In chapter seven of Inventing the AIDS Virus, Prof. Duesberg details the carrot and stick strategies of the AIDS establishment (led by Dr Anthony Fauci, director of the National Institute of Allergy and Infectious Diseases since the year of the announcement of HIV as probable cause of AIDS, 1984) to bring dissenting scientists into line. By blocking funding, banning publication or bribing with lucrative career advancement and prestige, many researchers were led away from their unacceptable views – that drugs and endemic diseases cause the symptoms of this syndrome. Views that may clearly and economically explain the data but don’t sell pills.

In book six (485b-d) of Plato’s Republic, Socrates states that his ideal Ruler must love the truth and hate falsehood. Yet in book five – in context of eugenic arrangements for abortion, euthanasia, infanticide and suicide – Plato’s mentor advises deception of the common people by “an ingenious system” (460a) in drawing lots for the mating festival in order to bring reproduction under State control.

In his fourth video this month on Covid-19(84), independent journalist Spiro Skouras interviews libertarian and former US Representative, Dr Ron Paul, who exposes the State manipulation of the narrative regarding the death rate – and how what is presented as medical fact by independent experts is originating in the pharmaceutical industrial complex as part of an ongoing agenda of biomedical surveillance.

In her third report this month, independent journalist Whitney Webb demonstrates and references the links between the Covid-19 narrative and the long-prepared plans for AI biodata surveillance – in which China is far ahead of the USA. “Data is the new oil”, she warns. And we all know what happens to countries that have oil and aren’t prepared to agree to the terms of the USA.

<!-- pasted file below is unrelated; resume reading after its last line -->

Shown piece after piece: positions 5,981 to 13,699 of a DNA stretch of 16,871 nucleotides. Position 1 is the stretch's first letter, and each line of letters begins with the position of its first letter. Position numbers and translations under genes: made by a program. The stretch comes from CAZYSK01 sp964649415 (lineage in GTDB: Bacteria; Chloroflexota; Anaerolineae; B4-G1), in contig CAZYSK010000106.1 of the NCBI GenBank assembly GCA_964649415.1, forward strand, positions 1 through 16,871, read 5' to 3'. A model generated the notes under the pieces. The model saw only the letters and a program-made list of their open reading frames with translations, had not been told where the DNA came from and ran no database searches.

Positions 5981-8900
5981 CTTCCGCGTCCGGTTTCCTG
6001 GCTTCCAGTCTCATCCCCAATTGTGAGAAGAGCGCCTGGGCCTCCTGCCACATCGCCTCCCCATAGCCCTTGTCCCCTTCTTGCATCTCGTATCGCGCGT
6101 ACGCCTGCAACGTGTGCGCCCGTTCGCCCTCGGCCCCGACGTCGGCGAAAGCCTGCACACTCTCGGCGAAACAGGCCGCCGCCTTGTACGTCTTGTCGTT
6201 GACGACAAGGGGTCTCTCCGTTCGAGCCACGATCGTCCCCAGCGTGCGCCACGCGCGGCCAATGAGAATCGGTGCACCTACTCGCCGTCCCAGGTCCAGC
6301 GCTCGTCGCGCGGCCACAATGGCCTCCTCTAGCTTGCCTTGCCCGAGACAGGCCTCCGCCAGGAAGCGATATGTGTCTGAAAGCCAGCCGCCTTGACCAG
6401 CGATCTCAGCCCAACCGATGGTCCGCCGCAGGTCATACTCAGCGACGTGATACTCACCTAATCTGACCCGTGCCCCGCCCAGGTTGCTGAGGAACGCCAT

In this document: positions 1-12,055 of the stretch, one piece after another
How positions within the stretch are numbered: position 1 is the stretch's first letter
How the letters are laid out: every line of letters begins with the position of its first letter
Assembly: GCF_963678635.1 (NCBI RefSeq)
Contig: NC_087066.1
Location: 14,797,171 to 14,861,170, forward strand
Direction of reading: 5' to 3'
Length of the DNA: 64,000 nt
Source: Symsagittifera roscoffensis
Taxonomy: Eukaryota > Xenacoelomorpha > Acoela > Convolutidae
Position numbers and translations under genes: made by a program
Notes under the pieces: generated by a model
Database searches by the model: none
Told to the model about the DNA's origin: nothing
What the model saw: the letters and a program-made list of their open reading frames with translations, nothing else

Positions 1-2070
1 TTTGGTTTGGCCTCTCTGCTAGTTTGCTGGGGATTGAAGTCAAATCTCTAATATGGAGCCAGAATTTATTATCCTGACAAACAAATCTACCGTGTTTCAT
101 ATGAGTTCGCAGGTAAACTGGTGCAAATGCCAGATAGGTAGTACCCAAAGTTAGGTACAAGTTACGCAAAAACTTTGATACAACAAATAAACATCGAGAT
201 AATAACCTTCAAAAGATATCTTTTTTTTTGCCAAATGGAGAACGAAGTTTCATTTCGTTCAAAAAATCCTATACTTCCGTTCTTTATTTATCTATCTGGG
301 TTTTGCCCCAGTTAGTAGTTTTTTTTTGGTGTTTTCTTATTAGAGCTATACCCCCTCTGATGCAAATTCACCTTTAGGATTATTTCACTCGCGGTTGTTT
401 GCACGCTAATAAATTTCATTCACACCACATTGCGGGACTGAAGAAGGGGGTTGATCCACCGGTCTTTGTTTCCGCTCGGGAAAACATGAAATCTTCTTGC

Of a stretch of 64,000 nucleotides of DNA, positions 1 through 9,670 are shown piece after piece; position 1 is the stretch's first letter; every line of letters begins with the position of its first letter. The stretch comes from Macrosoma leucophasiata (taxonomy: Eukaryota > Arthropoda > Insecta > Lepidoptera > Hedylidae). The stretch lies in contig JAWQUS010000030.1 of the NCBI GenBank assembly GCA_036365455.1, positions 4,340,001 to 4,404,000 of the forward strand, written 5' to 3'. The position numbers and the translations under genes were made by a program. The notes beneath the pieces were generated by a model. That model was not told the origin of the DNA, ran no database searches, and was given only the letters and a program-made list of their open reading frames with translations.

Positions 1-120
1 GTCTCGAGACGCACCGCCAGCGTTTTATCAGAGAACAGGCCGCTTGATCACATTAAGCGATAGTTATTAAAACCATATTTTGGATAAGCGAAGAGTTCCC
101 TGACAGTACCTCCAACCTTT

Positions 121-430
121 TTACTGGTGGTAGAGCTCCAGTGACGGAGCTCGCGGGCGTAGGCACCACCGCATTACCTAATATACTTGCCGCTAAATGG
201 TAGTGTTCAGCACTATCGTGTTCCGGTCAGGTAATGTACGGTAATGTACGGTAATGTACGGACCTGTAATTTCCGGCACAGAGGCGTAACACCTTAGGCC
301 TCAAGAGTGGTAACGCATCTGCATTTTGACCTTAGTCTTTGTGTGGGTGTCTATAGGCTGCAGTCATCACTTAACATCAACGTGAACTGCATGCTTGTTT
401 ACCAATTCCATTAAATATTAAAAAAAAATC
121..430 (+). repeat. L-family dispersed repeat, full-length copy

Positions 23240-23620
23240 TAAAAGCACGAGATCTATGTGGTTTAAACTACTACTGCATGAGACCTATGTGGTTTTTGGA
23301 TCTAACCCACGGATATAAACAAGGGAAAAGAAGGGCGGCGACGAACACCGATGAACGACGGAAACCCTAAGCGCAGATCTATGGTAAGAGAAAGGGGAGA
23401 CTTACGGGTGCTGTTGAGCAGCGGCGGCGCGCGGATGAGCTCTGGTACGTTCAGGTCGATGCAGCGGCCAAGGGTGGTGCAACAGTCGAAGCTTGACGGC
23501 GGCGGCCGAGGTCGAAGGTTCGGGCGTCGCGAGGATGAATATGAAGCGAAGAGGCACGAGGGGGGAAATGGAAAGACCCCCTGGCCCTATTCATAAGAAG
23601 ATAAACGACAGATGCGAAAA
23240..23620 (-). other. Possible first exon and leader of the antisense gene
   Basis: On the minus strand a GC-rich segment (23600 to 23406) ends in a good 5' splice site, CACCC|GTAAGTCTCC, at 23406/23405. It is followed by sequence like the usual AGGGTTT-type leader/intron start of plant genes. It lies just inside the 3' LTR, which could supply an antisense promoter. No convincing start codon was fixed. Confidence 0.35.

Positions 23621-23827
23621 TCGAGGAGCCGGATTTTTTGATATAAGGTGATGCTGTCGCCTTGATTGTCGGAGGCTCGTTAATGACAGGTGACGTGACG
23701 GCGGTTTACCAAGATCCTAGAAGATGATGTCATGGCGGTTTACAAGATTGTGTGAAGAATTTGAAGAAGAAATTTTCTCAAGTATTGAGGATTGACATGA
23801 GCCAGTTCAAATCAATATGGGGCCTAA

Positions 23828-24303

There are two official sources of information on “deaths related to Covid-19” being used right now in the UK to push the narrative that elderly people are dying in care homes on an unprecedented scale and that this novel virus is the cause of their death. In fact, as the reassuringly fresh-faced David Finch (with a degree in Economics) of The Health Foundation explains, neither of these datasets list this virus as the cause of death. This is odd, given their mission statement:

“Our vision is for a future where everyone’s health and care benefits from analytics and data-driven technology.”

So you would think they would know what they were doing with numbers.

Why this inflation (actually it’s conflation) of the death rate? Because, in research, if the theory doesn’t fit the data, a researcher with integrity will re-examine and re-adjust the theory accordingly; an unscrupulous one will skew the data till it fits.

By falsifying the death rate data to make it appear that masses of elderly people are dying of Covid-19, that demographic can be used to appeal for sympathy and so force opposition to testing and tracking to stand down. Once that gets a foothold in this most vulnerable group – many isolated and confused and who therefore can be basically forced to accept it – it’s easier to roll out to the rest of the population: You visited your Gran this week? Here! You have to wear this tracking bracelet!

Back to the one and only Whitney Webb with this report on how a certain pharmaceuticals company is set to corner the market on a Covid-19 vaccine, despite their track record:

“Pentagon auditors had found that much of the money awarded to BioPort was unaccounted for and the money they were able to trace had failed to go towards renovating their vaccine production facility, which had lost its license until numerous sanitary problems (sanitary and otherwise) were fixed. Meanwhile, scores of soldiers who had suffered ill health effects from BioPort’s anthrax vaccine, some disabled for life, began speaking out, bringing BioPort’s most critical product and chief source of income under unwanted scrutiny.”